10 Electrolyte Imbalance Symptoms

By jolene
Reviewed: Dr. Mera
Article Sources Article Sources
Medical Expert Medical Expert

Electrolyte imbalance refers to the abnormal concentration of electrolytes in the body. Electrolytes are important as they help maintain homeostasis (internal physical and chemical conditions) of the body. Examples include the regulation of neurological function, cardiovascular function, acid-base balance, fluid balance, and oxygen delivery.

The kidneys help to maintain electrolyte concentrations at normal levels despite constant changes in the body. Electrolyte imbalances can occur due to reduced elimination of an electrolyte, excessive ingestion, excessive elimination, or diminished ingestion of an electrolyte. Most electrolyte imbalance issues are due to abnormalities of potassium, sodium, and calcium levels.

Some common causes of electrolyte imbalance are due to severe vomiting, diarrhea, chronic laxative abuse, dehydration, anorexia nervosa, and bulimia. This article looks at 10 symptoms of an electrolyte imbalance.

Electrolyte Imbalance Symptom #1: Muscle Spasms

Muscle spasms occur when there is involuntary and sudden contraction of a muscle. Spasms can also be caused by a muscle cramp, often accompanied by a burst of pain. The cramp or spasm is usually harmless and resolves on its own after several minutes. It is most commonly caused by muscular fatigue or electrolyte imbalance.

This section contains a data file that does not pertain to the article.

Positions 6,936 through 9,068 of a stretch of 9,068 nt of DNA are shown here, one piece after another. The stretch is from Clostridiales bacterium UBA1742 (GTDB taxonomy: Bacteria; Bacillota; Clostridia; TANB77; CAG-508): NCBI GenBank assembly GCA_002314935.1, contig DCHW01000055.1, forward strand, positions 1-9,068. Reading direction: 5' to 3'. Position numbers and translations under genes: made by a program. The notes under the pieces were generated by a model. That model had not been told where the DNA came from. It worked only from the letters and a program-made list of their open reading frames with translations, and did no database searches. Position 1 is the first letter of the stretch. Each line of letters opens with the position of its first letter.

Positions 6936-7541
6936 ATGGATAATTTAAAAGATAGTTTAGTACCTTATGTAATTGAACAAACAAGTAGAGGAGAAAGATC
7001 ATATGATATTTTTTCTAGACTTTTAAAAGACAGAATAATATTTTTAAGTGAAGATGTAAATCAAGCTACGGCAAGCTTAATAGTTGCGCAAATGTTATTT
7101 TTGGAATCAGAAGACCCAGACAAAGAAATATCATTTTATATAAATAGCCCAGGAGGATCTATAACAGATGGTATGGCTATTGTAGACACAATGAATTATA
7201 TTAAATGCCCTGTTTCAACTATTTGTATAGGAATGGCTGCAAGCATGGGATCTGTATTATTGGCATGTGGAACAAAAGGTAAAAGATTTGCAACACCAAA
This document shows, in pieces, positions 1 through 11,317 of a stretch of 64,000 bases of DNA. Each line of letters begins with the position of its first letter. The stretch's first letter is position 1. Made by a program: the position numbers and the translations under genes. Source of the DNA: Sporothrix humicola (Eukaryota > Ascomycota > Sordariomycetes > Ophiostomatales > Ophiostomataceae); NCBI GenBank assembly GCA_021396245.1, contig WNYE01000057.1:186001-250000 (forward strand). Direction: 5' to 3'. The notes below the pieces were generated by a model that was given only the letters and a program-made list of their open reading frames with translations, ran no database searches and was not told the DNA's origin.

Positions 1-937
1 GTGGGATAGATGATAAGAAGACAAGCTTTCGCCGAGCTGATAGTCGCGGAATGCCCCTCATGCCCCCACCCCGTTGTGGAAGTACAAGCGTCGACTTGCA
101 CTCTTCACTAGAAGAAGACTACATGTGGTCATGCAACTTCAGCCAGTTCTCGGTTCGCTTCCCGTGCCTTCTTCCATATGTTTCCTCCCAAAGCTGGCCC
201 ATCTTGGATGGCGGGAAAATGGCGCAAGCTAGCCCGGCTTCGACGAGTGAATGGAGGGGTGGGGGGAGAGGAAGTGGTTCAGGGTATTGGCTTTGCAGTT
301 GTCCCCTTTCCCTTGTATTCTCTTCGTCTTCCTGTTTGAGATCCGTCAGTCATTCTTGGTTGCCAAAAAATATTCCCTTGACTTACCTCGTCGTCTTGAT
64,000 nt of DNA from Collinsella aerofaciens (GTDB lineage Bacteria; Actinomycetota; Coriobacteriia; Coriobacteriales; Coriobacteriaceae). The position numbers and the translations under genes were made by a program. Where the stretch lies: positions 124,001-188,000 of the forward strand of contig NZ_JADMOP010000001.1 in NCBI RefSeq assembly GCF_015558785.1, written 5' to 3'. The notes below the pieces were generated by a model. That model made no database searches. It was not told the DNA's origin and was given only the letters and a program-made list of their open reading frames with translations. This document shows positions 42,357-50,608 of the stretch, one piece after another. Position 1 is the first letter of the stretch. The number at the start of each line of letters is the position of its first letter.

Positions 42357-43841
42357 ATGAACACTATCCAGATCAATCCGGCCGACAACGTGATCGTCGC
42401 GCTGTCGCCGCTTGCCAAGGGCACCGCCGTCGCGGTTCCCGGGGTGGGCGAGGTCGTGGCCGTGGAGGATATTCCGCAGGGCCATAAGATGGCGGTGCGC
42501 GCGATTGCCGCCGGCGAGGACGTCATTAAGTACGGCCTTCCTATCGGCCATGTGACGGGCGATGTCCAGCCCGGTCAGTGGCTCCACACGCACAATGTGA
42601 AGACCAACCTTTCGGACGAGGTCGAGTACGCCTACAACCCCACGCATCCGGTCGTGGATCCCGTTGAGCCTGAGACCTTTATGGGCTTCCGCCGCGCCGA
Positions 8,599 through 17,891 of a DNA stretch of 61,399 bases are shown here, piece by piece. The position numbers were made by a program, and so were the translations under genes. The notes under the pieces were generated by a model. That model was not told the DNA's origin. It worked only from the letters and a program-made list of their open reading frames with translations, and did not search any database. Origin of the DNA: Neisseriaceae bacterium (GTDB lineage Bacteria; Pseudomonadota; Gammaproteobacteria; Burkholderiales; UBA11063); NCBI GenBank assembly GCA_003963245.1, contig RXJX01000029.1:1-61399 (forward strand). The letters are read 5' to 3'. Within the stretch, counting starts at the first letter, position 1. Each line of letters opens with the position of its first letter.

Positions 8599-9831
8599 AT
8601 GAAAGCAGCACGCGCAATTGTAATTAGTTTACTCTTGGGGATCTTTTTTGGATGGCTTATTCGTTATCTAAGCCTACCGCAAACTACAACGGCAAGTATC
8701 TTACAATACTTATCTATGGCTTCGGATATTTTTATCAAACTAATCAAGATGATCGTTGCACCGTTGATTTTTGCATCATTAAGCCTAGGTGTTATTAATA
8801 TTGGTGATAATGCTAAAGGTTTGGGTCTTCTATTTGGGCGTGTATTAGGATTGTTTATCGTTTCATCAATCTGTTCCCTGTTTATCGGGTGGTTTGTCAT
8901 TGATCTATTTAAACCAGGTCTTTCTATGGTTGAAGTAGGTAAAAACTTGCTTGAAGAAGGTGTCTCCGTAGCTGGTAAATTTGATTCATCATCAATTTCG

Severe spasms can cause tears in ligaments and tendons if the force exceeds the underlying connective tissue’s tensile strength. Potassium, magnesium, calcium, and sodium deficiency may cause muscle spasms or cramps.

Electrolyte Imbalance

Home | Privacy Policy | Editorial | | About Us

This site offers information designed for entertainment & educational purposes only. With any health related topic discussed on this site you should not rely on any information on this site as a substitute for professional medical diagnosis, treatment, advice, or as a substitute for, professional counseling care, advice, treatment, or diagnosis. If you have any questions or concerns about your health, you should always consult with a physician or other health-care professional.